Monday, April 21, 2014

Metal Gear Solid 4: Guns of the Patriots review

    Nine hours of cutscenes.

    This is going to remembered as the game's most distinguishing feature. In a world where the majority of games tend to cap about eight hours, the vast majority of this being game play, the lengthy cutscenes in Metal Gear Solid 4 have become infamous. One holds a place in the Guinness Book of World Records for length, extending to the length of a short movie.

    This would all be justifiable if the game play (as well as storytelling) were worthwhile. Unfortunately, the former is decent at best while the latter is crippled by the need to address each and every little plot point point brought up by the previous three games. Hideo Kojima has always been an idea man rather than a figure known for coherent storytelling. Thus, it must have been a daunting prospect when he was hired to create a game to answer all the questions raised in the previous games.

    And by previous games, I mean Metal Gear Solid 2: Sons of Liberty.

The transformation of Solid Snake to Old Snake is terrible but moving.
    I'll get to this later but Metal Gear Solid 2 was created as sort of an affectionate middle-finger to the fans and meant to tear apart expectations for sequels. It created a vast conspiracy, quadruple agents, secret programs for dominating the world, and the set-up for a grand battle between various powers. The thing was, Hideo Kojima never actually intended to answer any of these questions. The next volume in the series was Metal Gear Solid 3: Snake Eater and was a prequel to the events in previous games. Fans wanted answers, though, and applied enormous pressure to get a game where they received them.

    Did they get them? Well, sort of.

    The massive number of cutscenes attempt to answer such questions as "Who are the Patriots?" "Is Liquid Snake possessing Revolver Ocelot?" "Who was Solid Snake's mother?" "What happened to Meryl?" "What happened to Eva?" and so on. This requires them explaining who a large number of these characters are to new audiences. It gets a bit recursive as after all the explanation, the stories actors have to repeat themselves because their points have gotten lost in digression.

The grim war-torn battlefields are some of my favorite parts of the game. Sadly, they become rather generic with time.
     Much as can be expected, the actual answers are less satisfying than the questions posed. The Patriots are a bunch of soulless artificial intelligences (learned early on), Revolver Ocelot is possessed by Liquid (though there's a twist), and almost every character from previous games has survived only to become a much grimmer person. The sheer amount of continuity in the game is something only a die-hard Metal Gear Solid fan can appreciate. As a self-described member of this fraternity, I appreciated the fanservice but it was at the expense of the series' trademark tactical stealth. I can't imagine the game being very enjoyable to regular gamers and it's probably totally incomprehensible to those who haven't been fans of the series from beginning.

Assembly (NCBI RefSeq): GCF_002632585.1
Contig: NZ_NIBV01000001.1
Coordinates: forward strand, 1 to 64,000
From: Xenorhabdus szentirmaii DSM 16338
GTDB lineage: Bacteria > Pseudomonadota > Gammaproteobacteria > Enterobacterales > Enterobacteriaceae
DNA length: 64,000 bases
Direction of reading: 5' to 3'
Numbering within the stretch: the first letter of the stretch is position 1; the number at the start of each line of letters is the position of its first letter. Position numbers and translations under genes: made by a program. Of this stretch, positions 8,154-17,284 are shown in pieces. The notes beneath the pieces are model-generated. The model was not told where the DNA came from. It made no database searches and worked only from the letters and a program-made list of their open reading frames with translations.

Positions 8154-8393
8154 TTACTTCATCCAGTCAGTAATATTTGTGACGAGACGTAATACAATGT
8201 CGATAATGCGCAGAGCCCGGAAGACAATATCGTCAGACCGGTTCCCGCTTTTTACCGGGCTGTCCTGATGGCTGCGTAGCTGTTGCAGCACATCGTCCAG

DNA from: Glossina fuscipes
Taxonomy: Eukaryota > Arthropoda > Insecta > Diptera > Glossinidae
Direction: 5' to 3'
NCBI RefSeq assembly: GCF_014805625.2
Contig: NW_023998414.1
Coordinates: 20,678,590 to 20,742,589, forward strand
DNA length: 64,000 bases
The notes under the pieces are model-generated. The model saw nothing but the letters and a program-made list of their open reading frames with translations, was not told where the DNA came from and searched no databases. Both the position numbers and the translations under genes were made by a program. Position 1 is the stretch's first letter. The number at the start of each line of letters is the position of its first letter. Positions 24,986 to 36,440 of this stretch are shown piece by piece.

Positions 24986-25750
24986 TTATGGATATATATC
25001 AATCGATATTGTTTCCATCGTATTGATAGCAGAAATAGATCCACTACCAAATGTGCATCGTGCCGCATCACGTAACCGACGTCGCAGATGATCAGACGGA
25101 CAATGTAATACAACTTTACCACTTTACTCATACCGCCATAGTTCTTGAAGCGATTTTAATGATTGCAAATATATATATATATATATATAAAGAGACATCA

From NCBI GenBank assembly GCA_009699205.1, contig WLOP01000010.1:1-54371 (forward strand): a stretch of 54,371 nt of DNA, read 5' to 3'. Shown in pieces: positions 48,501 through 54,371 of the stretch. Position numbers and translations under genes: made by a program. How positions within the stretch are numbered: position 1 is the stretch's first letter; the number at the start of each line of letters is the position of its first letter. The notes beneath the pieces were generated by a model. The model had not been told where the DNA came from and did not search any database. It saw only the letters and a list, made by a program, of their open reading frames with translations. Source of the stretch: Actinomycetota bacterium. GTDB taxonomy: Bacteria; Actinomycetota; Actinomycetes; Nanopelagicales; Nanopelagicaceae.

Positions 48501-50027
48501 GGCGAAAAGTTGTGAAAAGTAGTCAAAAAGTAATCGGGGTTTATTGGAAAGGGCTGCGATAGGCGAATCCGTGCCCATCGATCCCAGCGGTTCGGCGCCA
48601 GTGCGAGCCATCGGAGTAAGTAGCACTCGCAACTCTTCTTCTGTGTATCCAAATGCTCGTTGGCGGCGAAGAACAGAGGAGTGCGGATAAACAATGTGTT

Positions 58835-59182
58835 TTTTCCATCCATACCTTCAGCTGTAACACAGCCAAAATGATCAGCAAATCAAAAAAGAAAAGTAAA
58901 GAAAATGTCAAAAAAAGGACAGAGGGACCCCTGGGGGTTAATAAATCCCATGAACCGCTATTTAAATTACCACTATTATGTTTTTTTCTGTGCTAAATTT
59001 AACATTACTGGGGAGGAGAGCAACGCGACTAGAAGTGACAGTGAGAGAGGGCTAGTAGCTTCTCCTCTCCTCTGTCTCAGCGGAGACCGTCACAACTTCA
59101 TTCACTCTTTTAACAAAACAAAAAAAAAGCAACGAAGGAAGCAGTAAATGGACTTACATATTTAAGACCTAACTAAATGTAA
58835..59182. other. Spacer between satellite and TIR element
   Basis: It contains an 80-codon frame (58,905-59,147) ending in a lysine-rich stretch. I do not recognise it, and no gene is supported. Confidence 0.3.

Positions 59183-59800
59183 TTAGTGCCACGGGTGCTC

The actual game play itself is improved from Snake Eater but I can't say in such a way as to be amazingly memorable. When events are happening like the Raiden fight against Vamp, you can't help but think it would have been more enjoyable to BE the cyborg ninja versus just watching the character go to town. The Solid Eye and Mark 2 are useful but I can't help but think this was made as a movie (or miniseries) first and a game second.

The return of old favorites should be cause for celebration but their characterization leaves much to be desired.
    Even the bosses are perfunctory. The Beauty and the Beast Unit is composed of four beautiful women who have been traumatized by war but who engage with the plot only to the extent of providing boss battles. The exceptionally well written novelization of the game by Project Itoh eliminates the Beauty and Beast bosses entirely and nothing is lost for it.

    Really, the most interesting storytelling device is the rapid aging of protagonist Solid Snake. Established in previous games as a clone, his genetics start breaking down  Seeing a character go from a man in his mid-thirties to somewhere approaching seventy is a heart-breaking experience. It also "seals the deal" that we're seeing the final adventure of Snake as there's no going back from this.

    If I had any real approval to the story, it's the extensive use of cyberpunk elements. Snake is the lone rebel left in a world which has been hopelessly compromised by technology designed to oppress, control, and kill human beings. Worse, the people who might normally be stopping this have been compromised by the system itself. While it ends on a semi-happy note, the themes of oppression through misapplied science are at their strongest since Sons of Liberty.

    Overall, I've got to say that Metal Gear Solid 4: Guns of the Patriots is just not that good. Its primary purpose is to wrap up the hydra-like plot of previous games and provide a definitive ending for the character of Solid Snake. This, at least, it achieves with gusto. Still, I can't help but wonder what Kojima would have written if he hadn't had to explain himself.


    Addendum: I would actually argue reading the novelization would be more satisfying to fans of the series. It not only manages to trim the story in several places but it contains all of the massive amount of information you need to know in order to appreciate the game's plot given in a concise fashion. It verges on the melodramatic at times but I'm okay with that and give it an 8/10.

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